The Protest

He had been stressing about it since the night before, expressing concern about his own collegiate status and whether he, too, would be reprimanded by association to T and the expulsion. She had work during the first few hours as he and T rose early that morning to make signs. Their world-renowned artist-professor had stayed closely tied with them through the duration of meetings and the final act of expulsion. Once the protest was up and running, their professor decided to come outside the art building to give them water and ask how the process was going. Though only out there with them for ten-fifteen minutes, the professor received a phone call that ultimately lead to a suspension, followed by an investigation of safety precautions the woman had supposedly mis-taught in the classroom. It seemed like another act of retaliation with the association to T and his cause.

“Leave Your Free Speech at the Door.” One of the signs read, signifying that the art building had become a place where freedom of speech was unwelcome. When she arrived it was one of the first one’s she saw. She pulled in to the parking lot and walked over to the protest that was only five people strong three hours in. They stayed out there holding signs as the yearly art fest was going on to attract to most attention. Several cars passed asking what the protest was for. Some even walked over to obtain more information, to which T handed them all the evidence of the events leading to this point. There was the initial faux sign-up sheet that T had put in the bathroom to call out the several numbers of sign-up sheets that riddled the art classrooms, some almost as pointless as a sign-up sheet for the bathroom at the collegiate level. T also had the open letter he had sent out across the art department calling out the director of art and art history after he had threatened him behind closed doors, as well as the expulsion letter that removed T from the school for reasons that seemed to be made up in order to get T out of the University.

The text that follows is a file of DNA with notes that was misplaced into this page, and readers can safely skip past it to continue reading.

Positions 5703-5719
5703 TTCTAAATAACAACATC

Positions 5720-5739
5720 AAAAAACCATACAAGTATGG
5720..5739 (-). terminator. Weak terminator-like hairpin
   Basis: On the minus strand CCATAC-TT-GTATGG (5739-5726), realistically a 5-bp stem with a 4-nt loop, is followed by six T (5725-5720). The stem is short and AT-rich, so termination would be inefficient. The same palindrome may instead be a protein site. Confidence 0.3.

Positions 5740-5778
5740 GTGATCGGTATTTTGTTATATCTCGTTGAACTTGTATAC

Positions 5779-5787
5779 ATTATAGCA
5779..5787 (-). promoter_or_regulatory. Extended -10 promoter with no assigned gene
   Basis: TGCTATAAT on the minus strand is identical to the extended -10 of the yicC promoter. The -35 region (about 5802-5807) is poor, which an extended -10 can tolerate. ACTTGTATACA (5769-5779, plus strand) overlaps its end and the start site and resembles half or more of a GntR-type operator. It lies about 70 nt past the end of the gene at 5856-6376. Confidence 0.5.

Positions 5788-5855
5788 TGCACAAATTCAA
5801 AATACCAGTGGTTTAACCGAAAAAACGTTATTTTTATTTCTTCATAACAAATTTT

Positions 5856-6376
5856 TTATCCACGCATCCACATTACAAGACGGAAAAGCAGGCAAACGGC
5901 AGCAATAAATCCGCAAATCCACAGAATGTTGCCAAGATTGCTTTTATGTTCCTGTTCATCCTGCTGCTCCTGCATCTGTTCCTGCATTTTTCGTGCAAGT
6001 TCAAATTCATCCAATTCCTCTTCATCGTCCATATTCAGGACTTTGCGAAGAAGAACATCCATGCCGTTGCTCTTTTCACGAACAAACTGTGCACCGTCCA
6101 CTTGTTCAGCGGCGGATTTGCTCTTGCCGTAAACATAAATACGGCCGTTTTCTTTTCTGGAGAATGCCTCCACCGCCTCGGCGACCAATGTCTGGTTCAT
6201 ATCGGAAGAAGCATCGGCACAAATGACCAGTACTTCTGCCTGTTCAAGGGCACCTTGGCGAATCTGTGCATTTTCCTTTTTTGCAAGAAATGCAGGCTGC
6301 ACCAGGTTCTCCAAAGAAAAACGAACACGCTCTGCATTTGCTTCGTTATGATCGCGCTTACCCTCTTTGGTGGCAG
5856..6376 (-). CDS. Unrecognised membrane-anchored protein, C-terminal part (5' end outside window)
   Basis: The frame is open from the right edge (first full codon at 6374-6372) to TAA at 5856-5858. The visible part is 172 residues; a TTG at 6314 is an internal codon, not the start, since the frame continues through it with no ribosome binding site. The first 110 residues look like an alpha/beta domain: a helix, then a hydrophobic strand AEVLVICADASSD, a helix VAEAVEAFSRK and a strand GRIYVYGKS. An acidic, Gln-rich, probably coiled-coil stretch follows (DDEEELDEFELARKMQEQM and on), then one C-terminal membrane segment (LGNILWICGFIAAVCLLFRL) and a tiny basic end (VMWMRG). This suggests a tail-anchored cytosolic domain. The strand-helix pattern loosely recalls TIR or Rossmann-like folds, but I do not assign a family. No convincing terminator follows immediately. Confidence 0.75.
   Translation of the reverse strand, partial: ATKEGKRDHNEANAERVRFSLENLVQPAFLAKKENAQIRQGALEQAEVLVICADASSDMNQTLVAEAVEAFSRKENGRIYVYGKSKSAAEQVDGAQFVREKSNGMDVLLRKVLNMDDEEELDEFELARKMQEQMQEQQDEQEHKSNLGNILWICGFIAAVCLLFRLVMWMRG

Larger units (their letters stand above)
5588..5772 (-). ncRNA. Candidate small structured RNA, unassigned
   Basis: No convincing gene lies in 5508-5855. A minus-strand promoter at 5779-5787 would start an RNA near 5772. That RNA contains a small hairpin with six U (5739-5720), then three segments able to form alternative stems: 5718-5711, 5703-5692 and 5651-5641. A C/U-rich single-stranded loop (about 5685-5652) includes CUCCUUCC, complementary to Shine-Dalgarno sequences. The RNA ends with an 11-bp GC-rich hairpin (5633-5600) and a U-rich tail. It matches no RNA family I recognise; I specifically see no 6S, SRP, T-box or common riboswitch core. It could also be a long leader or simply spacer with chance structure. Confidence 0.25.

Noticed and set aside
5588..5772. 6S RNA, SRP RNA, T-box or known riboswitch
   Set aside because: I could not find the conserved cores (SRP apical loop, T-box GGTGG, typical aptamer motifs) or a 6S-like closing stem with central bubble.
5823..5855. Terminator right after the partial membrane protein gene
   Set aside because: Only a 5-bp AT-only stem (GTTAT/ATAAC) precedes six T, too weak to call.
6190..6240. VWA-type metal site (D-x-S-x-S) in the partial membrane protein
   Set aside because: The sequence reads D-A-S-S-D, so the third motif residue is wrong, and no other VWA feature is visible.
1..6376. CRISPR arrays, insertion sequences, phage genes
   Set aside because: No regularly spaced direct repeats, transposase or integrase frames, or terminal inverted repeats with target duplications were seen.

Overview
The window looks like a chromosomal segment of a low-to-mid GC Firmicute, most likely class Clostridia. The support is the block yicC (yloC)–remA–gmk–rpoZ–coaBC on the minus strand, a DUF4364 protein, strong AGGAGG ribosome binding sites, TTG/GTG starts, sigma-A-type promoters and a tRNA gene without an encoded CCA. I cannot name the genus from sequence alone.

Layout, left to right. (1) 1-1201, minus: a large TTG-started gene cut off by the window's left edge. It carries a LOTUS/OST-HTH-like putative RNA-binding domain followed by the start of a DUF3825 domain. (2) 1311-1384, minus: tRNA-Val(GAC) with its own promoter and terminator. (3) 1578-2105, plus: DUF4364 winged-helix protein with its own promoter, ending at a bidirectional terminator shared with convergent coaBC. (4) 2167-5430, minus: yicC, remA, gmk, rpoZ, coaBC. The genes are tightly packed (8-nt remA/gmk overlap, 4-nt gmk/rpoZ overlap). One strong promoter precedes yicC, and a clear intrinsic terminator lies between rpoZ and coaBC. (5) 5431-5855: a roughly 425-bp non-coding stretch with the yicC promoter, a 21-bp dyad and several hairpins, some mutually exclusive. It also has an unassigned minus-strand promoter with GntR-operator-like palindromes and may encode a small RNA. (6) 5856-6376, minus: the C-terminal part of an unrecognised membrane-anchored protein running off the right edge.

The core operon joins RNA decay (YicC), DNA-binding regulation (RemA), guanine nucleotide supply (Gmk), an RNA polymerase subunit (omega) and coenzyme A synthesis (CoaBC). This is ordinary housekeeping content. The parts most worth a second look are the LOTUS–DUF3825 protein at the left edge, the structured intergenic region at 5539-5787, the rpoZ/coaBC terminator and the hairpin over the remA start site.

She wasn’t sure if she wanted to associate herself with the protest. After all, she was graduating that month and wanted to be able to get her diploma after coming this far in her education. Luckily, no cops were called and he and she were able to leave at the end without any further retribution. She went for him. He knew that she was there to support him because she loved him and stood by him when he needed her. After the protest ended, he, she, T, and one of T’s students from the class he could no longer teach, went to eat. The conversations over dinner were much more relaxed than those the night prior and the morning before the protest. From the evidence, T and the professor spoke with a lawyer who wants to help them push forward with a class-action lawsuit against the University.

 

Advertisements

He & She want to hear from You!

Fill in your details below or click an icon to log in:

WordPress.com Logo

You are commenting using your WordPress.com account. Log Out / Change )

Twitter picture

You are commenting using your Twitter account. Log Out / Change )

Facebook photo

You are commenting using your Facebook account. Log Out / Change )

Google+ photo

You are commenting using your Google+ account. Log Out / Change )

Connecting to %s